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This is your best opportunity to chat with people from Tbilisi.Feel free to bookmark Chat Hour and forward our site to your friends.I think it's unacceptable to host a WOMEN'S World Championship in a place where women do not have basic fundamental rights and are treated as second-class citizens.For those saying that I don't know anything about Iran: I have received the most support and gratitude from the people of Iran, who are facing this situation every day.This is more than one event; it is a fight for women’s rights.” The petition has been signed by more than 3,000 people. Mitra Hejazipour, a woman grandmaster (WGM) and the 2015 Asian continental women’s champion, said a boycott would be a setback for female sport in Iran.“This is going to be the biggest sporting event women in Iran have ever seen; we haven’t been able to host any world championship in other sporting fields for women in the past,” Hejazipour, 23, told the Guardian. These games are important for women in Iran; it’s an opportunity for us to show our strength.” [The age-old war between Muslim clerics and chess players] According to CNN, Iran was the only country that submitted a proposal to host the event. In a statement on its website, the WCF said: "It is not a [federation] regulation or requirement to wear a hijab during the event.” The statement says the organization does require participants to “respect local traditions, customs, laws and religions at all times and be aware of your actions to ensure that they do not offend.” The statement said the Iranian Chess Federation had successfully organized another event in February, with no complaints.In an opinion piece for the Guardian, Nadiya Takolia, a researcher, wrote that the hijab has empowered her and guarded her from feeling like “a pawn in society’s beauty game.” But in a society where a woman’s value seems focused on her sexual charms, some wear [the hijab] explicitly as a feminist statement asserting an alternative mode of female empowerment. But Donald Trump has complicated her effort.] In her criticism of Iran, Paikidze cited the “forced law” that made it mandatory for women to wear a hijab and mentioned “My Stealthy Freedom” project, which encourages Iranian women to post photos of themselves without their hijabs.Within the first two days of its creation, 30,000 women posted photos of themselves.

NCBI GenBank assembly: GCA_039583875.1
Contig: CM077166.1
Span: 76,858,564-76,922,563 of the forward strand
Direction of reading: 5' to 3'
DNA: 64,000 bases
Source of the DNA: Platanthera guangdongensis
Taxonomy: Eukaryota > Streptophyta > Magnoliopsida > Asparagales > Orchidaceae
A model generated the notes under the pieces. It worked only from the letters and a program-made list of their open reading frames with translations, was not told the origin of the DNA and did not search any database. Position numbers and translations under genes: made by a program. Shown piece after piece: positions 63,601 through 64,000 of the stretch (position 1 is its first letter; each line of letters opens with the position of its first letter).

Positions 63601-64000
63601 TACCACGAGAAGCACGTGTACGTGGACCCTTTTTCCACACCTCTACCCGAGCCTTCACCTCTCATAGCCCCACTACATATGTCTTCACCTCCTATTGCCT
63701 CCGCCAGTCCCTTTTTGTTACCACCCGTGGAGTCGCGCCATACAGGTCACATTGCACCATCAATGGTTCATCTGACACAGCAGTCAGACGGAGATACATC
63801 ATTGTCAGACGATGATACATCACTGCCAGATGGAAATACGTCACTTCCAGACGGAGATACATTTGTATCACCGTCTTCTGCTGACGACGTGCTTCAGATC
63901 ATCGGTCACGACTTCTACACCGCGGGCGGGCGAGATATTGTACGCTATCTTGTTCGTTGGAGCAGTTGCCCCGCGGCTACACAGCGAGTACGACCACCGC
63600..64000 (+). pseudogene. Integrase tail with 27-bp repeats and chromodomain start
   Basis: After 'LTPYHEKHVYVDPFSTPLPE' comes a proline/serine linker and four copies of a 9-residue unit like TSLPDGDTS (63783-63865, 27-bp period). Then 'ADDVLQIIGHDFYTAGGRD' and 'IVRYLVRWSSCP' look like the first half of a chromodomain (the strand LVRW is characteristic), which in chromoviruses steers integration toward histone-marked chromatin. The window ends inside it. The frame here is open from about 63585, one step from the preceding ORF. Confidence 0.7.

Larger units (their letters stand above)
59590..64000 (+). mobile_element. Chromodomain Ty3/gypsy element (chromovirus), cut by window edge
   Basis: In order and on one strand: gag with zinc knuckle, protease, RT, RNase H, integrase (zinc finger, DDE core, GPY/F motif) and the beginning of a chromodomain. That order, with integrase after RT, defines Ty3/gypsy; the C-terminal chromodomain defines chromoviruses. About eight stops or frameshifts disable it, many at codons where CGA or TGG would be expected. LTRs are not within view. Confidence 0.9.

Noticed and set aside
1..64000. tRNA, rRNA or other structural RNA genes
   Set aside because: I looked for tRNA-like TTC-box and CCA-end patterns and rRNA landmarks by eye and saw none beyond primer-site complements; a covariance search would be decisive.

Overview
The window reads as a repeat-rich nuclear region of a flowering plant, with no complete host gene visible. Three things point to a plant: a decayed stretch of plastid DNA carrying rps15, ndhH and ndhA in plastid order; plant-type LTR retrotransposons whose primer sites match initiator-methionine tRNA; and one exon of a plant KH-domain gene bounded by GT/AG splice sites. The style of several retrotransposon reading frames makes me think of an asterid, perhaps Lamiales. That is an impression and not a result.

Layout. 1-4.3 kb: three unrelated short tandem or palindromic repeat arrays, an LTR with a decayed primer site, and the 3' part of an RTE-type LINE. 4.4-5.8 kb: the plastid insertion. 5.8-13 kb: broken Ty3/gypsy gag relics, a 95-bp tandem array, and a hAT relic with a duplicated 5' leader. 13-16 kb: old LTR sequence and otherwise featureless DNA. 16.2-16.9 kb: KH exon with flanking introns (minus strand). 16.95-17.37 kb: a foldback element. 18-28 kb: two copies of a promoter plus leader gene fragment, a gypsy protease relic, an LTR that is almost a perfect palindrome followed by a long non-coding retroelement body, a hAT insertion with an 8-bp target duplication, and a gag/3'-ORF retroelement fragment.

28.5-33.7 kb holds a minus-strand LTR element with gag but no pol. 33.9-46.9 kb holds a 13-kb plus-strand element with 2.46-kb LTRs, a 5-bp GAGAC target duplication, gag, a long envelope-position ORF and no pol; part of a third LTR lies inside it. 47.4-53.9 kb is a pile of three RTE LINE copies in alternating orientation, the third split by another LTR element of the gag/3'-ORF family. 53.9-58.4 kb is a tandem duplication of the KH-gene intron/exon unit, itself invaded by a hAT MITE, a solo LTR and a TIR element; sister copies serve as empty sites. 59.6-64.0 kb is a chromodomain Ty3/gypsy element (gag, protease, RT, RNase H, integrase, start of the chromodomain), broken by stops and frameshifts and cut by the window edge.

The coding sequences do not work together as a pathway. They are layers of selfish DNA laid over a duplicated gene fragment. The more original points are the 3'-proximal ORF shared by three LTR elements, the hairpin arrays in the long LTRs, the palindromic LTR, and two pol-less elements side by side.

I am looking for female companion who can take me around this beautiful city and spend some good quality time together. A WCF spokeswoman told CNN there were no objections from any of the 150 national federations, including the U. Paikidze was born in Russia and raised in Tbilisi, Georgia, where chess was part of her elementary school curriculum, according to her biography. (i Net - UMBC’s Digital Signage Studio/i Net - UMBC's Digital Signage Studio) The game that made Paikidze famous has deep roots in Iran, by some accounts dating back to the 6th century Persian empire, according to The Washington Post’s Ishaan Tharoor.